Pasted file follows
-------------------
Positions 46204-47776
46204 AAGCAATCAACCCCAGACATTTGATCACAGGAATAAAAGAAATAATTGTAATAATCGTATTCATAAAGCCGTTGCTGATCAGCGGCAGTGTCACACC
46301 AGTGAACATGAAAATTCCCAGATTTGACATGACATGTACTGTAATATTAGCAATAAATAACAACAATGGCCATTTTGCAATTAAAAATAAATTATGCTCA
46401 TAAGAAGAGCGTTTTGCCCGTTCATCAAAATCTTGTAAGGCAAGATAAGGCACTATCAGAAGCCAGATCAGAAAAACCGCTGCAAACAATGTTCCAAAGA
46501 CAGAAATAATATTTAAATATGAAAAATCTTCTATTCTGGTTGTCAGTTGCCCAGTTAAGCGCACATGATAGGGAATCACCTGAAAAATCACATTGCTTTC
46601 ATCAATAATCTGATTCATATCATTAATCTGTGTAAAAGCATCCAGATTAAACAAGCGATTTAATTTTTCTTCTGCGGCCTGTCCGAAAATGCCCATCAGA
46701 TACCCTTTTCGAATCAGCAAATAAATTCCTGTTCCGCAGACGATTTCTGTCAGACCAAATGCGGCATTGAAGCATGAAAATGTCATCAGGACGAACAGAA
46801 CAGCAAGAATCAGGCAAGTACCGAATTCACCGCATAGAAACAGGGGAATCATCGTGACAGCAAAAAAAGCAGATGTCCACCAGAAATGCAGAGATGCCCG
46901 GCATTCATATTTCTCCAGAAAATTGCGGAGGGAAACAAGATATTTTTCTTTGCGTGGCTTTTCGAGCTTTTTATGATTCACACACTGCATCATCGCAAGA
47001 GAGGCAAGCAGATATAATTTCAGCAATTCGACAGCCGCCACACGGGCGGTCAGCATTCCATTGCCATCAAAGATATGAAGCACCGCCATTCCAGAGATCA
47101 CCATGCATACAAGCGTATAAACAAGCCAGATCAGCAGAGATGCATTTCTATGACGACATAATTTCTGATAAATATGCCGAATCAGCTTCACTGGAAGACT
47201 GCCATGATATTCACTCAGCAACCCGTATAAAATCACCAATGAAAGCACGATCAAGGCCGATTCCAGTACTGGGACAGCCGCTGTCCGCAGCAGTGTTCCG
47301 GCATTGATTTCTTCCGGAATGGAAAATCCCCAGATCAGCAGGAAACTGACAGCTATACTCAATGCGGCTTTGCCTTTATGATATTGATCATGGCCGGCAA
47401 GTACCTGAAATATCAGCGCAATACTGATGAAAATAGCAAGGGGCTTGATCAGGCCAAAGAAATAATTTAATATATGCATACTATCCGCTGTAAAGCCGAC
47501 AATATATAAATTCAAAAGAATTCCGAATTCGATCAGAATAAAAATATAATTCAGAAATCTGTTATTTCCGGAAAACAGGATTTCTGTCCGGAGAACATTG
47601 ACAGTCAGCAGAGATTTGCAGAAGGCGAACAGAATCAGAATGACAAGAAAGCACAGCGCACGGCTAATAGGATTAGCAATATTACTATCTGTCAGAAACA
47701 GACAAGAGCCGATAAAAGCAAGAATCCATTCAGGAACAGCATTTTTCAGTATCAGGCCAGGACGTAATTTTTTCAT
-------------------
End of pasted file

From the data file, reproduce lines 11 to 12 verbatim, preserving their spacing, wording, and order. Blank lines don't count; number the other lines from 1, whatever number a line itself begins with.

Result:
47101 CCATGCATACAAGCGTATAAACAAGCCAGATCAGCAGAGATGCATTTCTATGACGACATAATTTCTGATAAATATGCCGAATCAGCTTCACTGGAAGACT
47201 GCCATGATATTCACTCAGCAACCCGTATAAAATCACCAATGAAAGCACGATCAAGGCCGATTCCAGTACTGGGACAGCCGCTGTCCGCAGCAGTGTTCCG